74. Jessica said

    i’ve TRIED to re-use lots of the packaging i’ve received but so far it’s all come to me in pretty poor condtion, obviously re-used to an inch of it’s life. so i’ve been re-using when i can, which is all we can really ask for. just THINK about what you’re doing instead of mindlessly wasting perfectly good packaging. a little at a time always adds up!

  75. Joy K said

    After reading all the comments, I am still undecided on the bubble mailer vs. brown paper/plastic bag vs. cardboard debate. To Schneider, who so vehemently disagrees with my packaging method, I understand your concern, but in my experience 2 plastic grocery bags covered in sturdy brown paper is MORE padded than a bubble mailer. I have also NEVER received damage complaints from moochers– only a compliment on how I packaged it! I package this way even sending internationally, and I’ve had nothing but happy moochers.

    In order to resolve such issues, I added packaging notes to my status that describes my packaging method, allows moochers to request different packaging, and encourages them to give me feedback about the condition their book arrives in.

    To John: perhaps adding such a feature, where one can describe such packaging methods, would be beneficial. That way, those with food allergies will not end up with cereal bags, and those who have had bad experience with a certain type of packaging can either request something different or choose not to mooch from that person.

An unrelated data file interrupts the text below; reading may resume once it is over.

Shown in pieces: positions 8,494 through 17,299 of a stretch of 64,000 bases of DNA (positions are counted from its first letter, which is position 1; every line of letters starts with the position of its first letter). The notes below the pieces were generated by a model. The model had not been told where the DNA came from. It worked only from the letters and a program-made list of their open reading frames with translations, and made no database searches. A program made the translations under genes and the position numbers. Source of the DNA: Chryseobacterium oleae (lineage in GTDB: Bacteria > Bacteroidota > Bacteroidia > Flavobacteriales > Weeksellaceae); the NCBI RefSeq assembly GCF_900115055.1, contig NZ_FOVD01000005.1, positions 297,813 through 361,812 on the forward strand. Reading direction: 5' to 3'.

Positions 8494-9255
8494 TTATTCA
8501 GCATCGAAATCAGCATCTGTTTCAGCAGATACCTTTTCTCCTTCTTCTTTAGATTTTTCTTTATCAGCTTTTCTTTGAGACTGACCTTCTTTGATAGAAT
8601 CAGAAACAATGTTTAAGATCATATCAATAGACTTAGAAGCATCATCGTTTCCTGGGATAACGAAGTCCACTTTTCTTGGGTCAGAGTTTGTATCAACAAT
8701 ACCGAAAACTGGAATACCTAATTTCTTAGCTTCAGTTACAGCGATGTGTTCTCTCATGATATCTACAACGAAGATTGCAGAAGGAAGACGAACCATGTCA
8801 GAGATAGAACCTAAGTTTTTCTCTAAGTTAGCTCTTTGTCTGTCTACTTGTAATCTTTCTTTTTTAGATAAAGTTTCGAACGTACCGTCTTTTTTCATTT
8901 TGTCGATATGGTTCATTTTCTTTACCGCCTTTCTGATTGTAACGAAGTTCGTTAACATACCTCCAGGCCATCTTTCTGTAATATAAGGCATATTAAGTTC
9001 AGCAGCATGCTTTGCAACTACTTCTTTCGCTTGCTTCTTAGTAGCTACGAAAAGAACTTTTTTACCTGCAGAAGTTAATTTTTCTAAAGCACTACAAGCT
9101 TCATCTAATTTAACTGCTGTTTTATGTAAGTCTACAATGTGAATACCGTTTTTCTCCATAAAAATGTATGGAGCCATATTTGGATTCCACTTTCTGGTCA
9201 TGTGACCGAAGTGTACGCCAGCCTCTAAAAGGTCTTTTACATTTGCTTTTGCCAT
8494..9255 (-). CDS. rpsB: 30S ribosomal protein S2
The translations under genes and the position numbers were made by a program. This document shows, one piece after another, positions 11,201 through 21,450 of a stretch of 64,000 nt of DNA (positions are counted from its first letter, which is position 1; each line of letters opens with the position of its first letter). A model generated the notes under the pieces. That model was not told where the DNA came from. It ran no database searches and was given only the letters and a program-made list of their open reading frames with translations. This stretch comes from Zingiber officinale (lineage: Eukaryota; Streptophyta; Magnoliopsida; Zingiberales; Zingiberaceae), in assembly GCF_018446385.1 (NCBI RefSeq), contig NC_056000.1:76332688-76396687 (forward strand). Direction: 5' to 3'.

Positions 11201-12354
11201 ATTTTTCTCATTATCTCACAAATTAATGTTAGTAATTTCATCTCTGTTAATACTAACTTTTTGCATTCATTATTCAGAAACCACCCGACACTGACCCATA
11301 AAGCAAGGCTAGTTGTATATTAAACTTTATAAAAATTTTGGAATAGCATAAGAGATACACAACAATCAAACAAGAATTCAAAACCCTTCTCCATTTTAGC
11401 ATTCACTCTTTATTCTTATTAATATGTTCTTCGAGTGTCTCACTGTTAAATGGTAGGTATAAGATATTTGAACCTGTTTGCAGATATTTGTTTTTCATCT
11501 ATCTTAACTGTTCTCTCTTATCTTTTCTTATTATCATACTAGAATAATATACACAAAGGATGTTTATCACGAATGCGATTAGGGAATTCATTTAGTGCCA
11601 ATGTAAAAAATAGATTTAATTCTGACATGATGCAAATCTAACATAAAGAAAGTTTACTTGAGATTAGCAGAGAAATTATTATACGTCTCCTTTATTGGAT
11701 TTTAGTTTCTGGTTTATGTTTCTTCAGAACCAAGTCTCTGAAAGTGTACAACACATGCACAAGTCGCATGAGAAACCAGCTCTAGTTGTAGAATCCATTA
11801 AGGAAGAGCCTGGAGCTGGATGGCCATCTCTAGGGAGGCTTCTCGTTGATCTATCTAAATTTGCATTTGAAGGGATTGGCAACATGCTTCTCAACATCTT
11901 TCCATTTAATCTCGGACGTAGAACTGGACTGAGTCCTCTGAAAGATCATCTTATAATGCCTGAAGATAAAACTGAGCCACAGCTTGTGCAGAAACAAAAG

76. tara said

    I always reuse my packaging. I sell quite a bit on ebay and reuse my envelopes for sending stuff on there as well as on bookmooch. Everybody always says I pack my stuff well.

  77. Andrea said

    Forgive me if someone else already pointed this out in response to a very early post, but it is my understanding that Media Mail can be nothing but the accepted media items. For example, you can’t include a bookmark or a personal note. However, it’s not likely the USPS would actually open and check the package unless suspicious.

  78. Rachel said

    A word about taping reused packages. Make sure the edges are completely closed, that is, the tape cannot come into contact with the book at all. I received one book with tape glue on it because it had touched the tape that was sealing the reused package.

  79. Katlaoesk said

    I usually wrap my books in a double layer of brown paper bag. I wrap them like I would presents, but twice. Then I tape them up thoroughly. It works well, can be recycled and I get to reuse bags. Only problem is we’ve been running out of bags since we switched to canvas…